Offering full-service career assistance and numerous special benefits, AppleOne can help you with everything from temporary projects to direct hire (permanent placement) positions. And, with over 200 offices located throughout the United States and Canada, you'll always find an AppleOne close to the places where you live and work! If you are moving to a new location, chances are there's already an AppleOne in place, ready to serve you. Read more
The Adecco Group is the world’s leading provider of HR solutions. With approximately 33,000 employees and over 5,500 branches, in over 60 countries and territories around the world, we offer a wide variety of services, connecting over 750,000 associates with well over 100,000 clients every day. The services we offer fall into the broad categories of temporary staffing, permanent placement, career transition, talent development and workforce management solutions, as well as outsourcing and consulting.
The Adecco Group is based in Zurich-Glattbrug, Switzerland and we are a Fortune Global 500 company listed on the SIX Swiss Exchange. Read more
The Select Family of Staffing Companies
The Select Family of Staffing Companies is an American company that provides temporary and permanent staff.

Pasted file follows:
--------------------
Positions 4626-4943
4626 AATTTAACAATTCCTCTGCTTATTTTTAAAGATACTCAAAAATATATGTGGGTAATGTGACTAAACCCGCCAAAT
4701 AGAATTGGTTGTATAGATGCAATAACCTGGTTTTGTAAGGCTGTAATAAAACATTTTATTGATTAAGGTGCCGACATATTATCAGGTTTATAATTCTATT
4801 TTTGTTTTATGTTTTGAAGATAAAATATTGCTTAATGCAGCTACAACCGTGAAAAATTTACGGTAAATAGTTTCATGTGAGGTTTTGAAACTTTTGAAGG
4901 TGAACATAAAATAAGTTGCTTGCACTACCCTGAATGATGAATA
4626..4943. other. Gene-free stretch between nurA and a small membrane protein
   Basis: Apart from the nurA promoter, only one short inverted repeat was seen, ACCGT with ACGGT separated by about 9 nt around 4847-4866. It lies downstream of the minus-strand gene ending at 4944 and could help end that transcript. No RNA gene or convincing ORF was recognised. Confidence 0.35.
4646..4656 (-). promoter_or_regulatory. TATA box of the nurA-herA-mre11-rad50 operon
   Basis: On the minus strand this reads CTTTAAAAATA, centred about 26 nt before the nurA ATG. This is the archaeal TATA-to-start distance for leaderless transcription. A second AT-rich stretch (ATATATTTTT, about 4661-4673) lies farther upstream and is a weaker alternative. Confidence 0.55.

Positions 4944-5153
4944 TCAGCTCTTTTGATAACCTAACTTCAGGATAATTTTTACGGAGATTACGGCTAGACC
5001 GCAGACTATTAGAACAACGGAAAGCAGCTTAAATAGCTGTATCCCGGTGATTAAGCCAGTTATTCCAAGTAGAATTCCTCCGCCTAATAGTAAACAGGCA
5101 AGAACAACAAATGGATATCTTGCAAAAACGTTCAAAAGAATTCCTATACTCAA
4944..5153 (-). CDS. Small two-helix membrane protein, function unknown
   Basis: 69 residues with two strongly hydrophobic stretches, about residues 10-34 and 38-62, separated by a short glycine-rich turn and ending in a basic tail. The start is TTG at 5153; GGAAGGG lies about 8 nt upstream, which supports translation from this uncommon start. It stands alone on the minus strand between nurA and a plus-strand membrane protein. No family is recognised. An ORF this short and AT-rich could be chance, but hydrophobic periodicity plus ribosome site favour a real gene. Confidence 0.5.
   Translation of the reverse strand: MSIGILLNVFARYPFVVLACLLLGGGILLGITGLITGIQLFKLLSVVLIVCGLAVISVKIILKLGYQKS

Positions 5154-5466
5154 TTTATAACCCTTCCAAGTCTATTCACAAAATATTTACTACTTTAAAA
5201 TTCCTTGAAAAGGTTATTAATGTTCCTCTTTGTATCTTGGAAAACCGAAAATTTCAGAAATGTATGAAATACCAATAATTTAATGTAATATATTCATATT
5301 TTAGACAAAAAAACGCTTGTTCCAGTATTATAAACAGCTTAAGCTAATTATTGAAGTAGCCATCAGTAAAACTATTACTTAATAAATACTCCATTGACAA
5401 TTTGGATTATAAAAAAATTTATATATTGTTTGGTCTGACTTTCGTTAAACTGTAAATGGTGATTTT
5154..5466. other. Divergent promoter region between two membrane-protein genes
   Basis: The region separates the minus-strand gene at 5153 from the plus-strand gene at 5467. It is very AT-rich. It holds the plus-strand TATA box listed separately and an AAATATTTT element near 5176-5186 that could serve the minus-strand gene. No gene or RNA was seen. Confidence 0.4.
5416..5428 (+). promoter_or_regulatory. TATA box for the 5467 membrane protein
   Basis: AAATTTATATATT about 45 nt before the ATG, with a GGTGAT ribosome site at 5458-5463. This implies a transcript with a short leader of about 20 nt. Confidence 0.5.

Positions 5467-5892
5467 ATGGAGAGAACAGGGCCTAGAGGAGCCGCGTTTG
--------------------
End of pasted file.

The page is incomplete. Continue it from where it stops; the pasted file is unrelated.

A member of the American Staffing Association, The Select Family is ranked as the 8th-largest employment agency in the United States (2nd-largest for industrial staffing, 8th-largest for office/clerical, and 12th-largest for finance/accounting) and the 16th largest in the world. The company primarily offers services in human resources, and has over 400 offices in 45 states.
The company's major divisions include Select Staffing, Remedy Intelligent Staffing, RemX Financial Staffing, RemX IT Staffing, RemX OfficeStaff, RemX Search & Placement, RemX Engineering, RemX Scientific, Select Truckers Plus, Project Solvers (design), Westaff, and Select Medical Staffing.
Temporary work, Wikipedia
Temporary work or temporary employment refers to a situation where the employee is expected to leave the employer within a certain period of time. Temporary employees are sometimes called "contractual", "seasonal", "interim", "casual staff", "freelance"; or the word may be shortened to "temps". In some instances, temporary professional employees (particularly in the white-collar worker fields, such as law, engineering, and accounting) even refer to themselves as "consultants" (not to be confused with management consultants).
Temporary workers may work full-time or part-time, depending on the individual case. In some instances, temporary workers receive benefits (such as health insurance), but usually benefits are only given to permanent employees. Not all temporary employees find jobs through a temporary employment agency. For example, a person can simply apply at a local park for seasonal jobs.